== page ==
But there was this pesky head librarian, Eleanor (Jennifer C. DeRosa), with a strong north eastern accent, New Yawk, who was always on her about doing her job, collecting late fees, and working with ugly patrons of the library who, truth be said, were not the cleanest lot of a civilized society. Bottom line – Eleanor didn’t like it either.  

And because Eleanor was the head librarian she got more money than Margo, a dollar and some change more, ergo, she was the supervisor, and bossy too. Eleanor was the manager, and Margo was the complaining worker.

One is not completely sure how Lancaster (Eric Giancoli) knew Margo had the stuff.  I mean, how could he tell that she was a killer, and had the capacity?  It was probably a matter of his historical perspective.  One would imagine that Lancaster knew a killer librarian when he saw one and Margo looked like one, what with her arms, her legs, the killer stockings with the black stripes, and the way she blew at her tasseled hair when it fell onto her face - killer!   

So, Lancaster approached Margo, casually in the library, and said, ever so non-discreetly, that there were a couple of hired killers, behind her, staring blankly at the books.  And they were coming to get her.

Lancaster said that Margo needed to kill them before they killed her. There was no way out.


l - R Pete Caslavka, Lauren Van Kurin, Mike Mahaffey


Margo, in the most discreet way possible, flipped out. Seeing two assassins coming for her she prepared herself for the inevitable death – hers - either way it was going to be a tourbillion of physical activity for the next few moments.

And they came, the knives flew, and Margo was the last one standing.

Lancaster, the supposed genius of the bunch, and the leader of The Establishment, now convinces Margo to come to training camp and work out with people who have the capacity to take her out in a flash – kill her.  After a few setbacks Margo realizes there’s a lot of learning to be done.

“You kill when you are in mortal danger.” – Lancaster

“I want to build libraries.” Margo  

Margo wants to quit but instead is lifted onto a C-130 airplane, parachute attached.  This is something she’s not too thrill with, as she jumps into enemy territory and quickly dispatches three terrorists.  There, to clean up the bodies, is Henry (Pete Caslavka) with a gallon of acid to get rid of the fallen figures.  

Maybe it was the fumes from the acid, the chemical imbalance that affected their brains, but Henry and Margo suddenly fall madly in love even before they put on their gas masks.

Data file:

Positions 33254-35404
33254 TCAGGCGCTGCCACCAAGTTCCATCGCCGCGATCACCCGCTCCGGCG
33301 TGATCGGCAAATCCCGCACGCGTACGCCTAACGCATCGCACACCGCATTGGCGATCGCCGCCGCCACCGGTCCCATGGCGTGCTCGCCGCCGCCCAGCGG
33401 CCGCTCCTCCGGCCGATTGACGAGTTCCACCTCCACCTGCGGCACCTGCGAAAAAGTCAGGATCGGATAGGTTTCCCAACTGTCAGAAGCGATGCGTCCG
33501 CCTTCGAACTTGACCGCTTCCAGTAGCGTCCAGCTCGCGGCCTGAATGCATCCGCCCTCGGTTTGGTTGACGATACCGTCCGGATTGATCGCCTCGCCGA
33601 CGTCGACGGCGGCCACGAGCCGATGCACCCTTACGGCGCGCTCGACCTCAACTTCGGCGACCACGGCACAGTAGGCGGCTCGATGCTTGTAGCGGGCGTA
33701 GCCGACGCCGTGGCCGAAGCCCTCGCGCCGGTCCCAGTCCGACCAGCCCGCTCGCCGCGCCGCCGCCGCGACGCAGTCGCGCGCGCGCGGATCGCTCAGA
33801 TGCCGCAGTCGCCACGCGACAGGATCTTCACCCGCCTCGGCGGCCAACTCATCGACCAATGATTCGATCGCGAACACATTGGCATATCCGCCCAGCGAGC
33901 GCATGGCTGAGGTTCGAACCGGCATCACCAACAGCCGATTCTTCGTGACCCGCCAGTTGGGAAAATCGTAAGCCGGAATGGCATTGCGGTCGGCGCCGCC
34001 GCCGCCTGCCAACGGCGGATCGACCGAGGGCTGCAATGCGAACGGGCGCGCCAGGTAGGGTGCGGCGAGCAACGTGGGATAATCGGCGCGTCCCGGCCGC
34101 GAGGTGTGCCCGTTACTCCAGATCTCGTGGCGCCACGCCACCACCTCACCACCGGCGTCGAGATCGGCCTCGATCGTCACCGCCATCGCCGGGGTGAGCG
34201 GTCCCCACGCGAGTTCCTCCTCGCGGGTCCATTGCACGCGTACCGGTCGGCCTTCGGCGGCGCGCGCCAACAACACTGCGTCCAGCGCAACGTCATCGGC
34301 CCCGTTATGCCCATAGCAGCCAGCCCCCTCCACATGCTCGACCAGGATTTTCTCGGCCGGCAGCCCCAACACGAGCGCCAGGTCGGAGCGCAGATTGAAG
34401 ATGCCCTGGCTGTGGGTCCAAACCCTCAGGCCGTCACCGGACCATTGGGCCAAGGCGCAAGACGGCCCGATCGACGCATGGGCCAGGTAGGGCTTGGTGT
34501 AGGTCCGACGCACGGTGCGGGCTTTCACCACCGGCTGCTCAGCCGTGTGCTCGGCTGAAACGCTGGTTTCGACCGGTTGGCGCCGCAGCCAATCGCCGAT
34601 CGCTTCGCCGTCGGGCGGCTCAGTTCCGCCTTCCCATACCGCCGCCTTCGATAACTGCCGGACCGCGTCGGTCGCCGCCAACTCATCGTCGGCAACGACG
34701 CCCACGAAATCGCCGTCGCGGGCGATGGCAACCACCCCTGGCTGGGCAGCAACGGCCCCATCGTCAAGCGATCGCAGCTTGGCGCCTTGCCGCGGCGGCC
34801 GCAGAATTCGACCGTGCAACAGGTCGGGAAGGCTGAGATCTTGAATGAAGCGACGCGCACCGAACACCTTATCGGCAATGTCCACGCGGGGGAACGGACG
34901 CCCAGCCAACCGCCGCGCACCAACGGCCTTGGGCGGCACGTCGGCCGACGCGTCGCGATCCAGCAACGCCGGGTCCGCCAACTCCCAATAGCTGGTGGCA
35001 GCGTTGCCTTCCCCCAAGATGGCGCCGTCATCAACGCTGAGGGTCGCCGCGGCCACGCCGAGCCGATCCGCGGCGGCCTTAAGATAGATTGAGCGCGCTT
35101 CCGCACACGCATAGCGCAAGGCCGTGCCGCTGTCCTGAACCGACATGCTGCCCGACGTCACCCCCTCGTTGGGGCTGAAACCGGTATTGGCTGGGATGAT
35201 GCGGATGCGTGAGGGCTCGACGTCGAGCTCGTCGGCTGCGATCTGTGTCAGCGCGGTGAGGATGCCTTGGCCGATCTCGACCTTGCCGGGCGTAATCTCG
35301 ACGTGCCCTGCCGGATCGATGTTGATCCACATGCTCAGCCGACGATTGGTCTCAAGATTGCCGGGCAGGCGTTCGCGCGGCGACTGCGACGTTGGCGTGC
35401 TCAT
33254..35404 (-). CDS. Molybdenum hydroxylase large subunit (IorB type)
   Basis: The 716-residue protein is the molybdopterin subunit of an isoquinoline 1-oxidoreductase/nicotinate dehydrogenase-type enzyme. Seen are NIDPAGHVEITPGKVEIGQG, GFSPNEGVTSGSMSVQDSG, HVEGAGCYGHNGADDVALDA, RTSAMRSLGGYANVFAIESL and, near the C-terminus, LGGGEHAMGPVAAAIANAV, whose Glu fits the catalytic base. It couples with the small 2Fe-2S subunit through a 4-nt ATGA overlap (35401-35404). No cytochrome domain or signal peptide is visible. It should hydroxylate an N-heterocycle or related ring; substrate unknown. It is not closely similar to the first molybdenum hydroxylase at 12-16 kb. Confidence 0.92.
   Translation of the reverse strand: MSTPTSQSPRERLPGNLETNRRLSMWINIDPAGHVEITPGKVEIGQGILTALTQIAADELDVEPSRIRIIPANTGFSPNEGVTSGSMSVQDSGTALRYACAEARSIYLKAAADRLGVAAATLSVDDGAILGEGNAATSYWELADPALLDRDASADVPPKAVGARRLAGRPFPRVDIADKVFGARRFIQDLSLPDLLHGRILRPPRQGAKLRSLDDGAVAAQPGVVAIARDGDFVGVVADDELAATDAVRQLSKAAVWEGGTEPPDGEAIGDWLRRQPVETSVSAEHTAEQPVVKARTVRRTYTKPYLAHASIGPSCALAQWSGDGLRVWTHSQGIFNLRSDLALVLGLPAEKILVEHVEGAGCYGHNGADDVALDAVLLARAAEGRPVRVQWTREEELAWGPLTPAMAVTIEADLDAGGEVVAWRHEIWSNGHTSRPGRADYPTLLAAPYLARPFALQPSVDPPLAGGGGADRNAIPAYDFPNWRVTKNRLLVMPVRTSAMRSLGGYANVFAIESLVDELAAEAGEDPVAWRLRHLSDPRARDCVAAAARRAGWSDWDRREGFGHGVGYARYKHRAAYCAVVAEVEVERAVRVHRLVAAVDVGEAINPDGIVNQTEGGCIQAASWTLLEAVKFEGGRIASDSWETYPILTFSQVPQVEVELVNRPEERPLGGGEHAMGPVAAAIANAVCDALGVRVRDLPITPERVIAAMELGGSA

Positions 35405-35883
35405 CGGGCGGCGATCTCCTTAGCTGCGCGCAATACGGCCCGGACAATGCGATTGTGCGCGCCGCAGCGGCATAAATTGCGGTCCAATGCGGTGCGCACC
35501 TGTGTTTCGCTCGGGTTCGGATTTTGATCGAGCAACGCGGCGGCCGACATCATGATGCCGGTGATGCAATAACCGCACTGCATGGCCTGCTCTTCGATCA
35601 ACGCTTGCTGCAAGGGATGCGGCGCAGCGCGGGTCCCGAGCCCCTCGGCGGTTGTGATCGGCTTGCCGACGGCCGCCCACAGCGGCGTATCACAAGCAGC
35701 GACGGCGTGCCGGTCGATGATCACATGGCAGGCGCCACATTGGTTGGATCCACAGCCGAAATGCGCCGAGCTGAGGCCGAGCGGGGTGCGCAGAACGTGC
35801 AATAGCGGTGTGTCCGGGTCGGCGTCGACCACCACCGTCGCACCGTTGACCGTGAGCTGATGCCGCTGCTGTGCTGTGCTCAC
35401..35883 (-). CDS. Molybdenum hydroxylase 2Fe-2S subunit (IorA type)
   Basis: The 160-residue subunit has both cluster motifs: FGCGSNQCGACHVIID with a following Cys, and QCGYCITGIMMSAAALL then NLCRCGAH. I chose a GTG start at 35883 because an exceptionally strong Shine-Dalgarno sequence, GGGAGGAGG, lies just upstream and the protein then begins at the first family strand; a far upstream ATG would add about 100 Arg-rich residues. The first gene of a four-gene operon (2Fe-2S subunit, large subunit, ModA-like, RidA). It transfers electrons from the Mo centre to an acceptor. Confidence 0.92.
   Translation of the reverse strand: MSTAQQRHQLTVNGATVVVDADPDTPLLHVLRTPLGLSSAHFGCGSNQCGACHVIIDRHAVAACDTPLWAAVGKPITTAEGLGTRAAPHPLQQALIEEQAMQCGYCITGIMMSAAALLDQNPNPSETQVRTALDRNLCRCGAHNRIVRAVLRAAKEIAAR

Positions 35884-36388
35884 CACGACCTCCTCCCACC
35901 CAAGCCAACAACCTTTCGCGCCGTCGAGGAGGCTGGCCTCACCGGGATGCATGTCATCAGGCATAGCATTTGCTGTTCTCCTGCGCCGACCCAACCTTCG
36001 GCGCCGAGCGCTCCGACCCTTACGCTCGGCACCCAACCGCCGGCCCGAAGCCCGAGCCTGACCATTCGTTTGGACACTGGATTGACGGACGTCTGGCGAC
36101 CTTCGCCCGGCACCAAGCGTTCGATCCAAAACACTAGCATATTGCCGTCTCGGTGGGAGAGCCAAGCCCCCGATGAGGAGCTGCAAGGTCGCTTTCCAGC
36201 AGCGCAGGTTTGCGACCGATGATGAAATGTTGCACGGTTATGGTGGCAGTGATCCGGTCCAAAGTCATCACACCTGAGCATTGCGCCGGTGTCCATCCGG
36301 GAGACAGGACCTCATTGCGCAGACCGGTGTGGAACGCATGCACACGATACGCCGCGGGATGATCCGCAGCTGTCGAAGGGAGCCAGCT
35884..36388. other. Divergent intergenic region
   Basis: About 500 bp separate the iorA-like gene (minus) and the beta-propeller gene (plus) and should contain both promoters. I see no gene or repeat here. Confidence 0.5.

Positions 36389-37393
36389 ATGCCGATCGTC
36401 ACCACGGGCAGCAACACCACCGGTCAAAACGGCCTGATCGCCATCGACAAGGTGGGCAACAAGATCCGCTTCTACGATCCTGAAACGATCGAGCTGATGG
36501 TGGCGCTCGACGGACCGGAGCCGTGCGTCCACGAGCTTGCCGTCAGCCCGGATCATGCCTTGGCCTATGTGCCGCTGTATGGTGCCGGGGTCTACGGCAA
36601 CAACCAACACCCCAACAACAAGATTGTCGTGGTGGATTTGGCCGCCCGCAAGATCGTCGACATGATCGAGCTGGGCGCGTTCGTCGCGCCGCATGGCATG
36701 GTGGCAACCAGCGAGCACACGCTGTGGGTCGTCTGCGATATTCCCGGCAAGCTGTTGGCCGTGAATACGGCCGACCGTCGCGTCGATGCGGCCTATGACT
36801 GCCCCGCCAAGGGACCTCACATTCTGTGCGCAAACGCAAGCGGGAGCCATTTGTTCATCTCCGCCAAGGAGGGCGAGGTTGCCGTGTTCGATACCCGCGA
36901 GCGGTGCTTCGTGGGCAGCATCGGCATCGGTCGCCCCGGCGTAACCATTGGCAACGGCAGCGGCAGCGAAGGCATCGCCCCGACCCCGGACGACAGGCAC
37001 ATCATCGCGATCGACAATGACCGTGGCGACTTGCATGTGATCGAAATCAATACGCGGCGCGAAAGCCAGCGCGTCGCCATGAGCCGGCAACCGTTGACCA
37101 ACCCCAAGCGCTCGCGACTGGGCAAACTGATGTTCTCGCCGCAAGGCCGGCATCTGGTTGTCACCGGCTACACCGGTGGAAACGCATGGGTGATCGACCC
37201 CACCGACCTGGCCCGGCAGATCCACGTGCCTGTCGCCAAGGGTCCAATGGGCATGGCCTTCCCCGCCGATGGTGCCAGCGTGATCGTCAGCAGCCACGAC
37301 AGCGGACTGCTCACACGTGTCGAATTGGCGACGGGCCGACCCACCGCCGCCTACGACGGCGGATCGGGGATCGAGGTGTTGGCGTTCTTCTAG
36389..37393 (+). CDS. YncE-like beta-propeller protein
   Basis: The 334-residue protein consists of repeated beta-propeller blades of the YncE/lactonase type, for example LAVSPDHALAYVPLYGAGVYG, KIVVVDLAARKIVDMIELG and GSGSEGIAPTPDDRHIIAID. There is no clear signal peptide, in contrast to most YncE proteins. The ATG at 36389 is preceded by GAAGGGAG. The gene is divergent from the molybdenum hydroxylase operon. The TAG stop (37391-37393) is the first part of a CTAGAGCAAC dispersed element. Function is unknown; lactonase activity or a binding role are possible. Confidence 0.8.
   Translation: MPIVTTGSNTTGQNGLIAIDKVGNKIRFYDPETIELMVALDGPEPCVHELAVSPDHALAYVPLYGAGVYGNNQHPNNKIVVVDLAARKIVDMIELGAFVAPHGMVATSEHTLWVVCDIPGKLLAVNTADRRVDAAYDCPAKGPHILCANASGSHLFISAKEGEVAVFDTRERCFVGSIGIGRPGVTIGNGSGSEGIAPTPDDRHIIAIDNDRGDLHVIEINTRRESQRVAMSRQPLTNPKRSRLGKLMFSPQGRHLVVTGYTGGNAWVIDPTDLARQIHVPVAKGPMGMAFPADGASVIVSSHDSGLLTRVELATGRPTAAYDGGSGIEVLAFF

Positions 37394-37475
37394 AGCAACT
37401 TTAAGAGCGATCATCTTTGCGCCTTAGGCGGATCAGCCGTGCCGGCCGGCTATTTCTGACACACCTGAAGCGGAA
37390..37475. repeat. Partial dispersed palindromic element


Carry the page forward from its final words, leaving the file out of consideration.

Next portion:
Pete Caslavka, Lauren Van Kurin
  

Meanwhile, off in a secure site, Lancaster believes that Margo is in love with him.  Who could resist someone as wonderful as him, but Margo has other ideas, she wants to leave her job to become a librarian, which eventually gets her into a lot of trouble.

There is a lot to like in Bob DeRosa fast moving play, which has a running time of just over 1 hour.  Despite all the killings, Killer Librarians is a comedy. The fight choreography by Mike Mahaffey was very inventive and kept knives flying into various body parts, and once the knives found their target the bodies flew in innumerable directions all night long.  

Alicia Conway Rock’s direction left no human carcass unturned as all bodies were discarded in very inventive ways. That said, Rock needs to find a way to turn Lancaster into a superhuman, in the way he thinks, and in the way he is persuasive.  Having Lancaster off stage on the phone could easily be done on stage under a spotlight without losing anything.  

Lauren Van Kurin plays Margo and is a wonderful actor with exceptional facial expressions that keep her in the moment. There is also a richness in her character, a flawless backstory, and uniqueness in her manner. Her craft is exceptional and the work is superb.

An interesting thing about Eric Giancoli as Lancaster is that he appears out of nowhere to give Margo the job of assassin.  Lancaster has thoughts that Margo is not going to make it as a killer and also has this weird idea that Margo has fallen in love with him. (This is possibly what all spies think.)  But Lancaster is no James Bond and one is not even sure if The Establishment is a legitimate spy organization judging by the ending. There is more for Giancoli to add to the character of Lancaster and his way of the world.